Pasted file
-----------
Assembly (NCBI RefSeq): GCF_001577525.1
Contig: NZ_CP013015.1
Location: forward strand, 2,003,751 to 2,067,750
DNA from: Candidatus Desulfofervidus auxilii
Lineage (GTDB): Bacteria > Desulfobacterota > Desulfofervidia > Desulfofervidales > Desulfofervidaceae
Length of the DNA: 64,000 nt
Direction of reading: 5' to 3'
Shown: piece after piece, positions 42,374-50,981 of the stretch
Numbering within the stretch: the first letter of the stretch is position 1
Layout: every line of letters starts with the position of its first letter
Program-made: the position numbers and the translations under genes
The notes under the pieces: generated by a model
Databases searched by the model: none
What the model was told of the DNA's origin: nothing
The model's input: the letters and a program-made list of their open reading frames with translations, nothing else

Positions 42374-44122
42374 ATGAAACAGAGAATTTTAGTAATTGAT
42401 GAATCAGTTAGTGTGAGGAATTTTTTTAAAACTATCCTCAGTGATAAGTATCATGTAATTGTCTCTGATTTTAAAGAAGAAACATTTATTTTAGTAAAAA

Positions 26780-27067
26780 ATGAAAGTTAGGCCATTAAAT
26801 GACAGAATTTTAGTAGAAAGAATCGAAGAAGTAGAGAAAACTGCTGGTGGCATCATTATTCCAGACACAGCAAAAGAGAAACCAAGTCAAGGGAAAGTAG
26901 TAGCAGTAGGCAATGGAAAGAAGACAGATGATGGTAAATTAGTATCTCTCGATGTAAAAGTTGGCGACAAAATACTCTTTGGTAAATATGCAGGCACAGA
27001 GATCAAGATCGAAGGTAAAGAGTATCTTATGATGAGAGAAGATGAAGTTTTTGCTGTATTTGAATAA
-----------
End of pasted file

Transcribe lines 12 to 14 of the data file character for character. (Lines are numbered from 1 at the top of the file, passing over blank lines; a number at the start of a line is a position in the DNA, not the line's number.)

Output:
The notes under the pieces: generated by a model
Databases searched by the model: none
What the model was told of the DNA's origin: nothing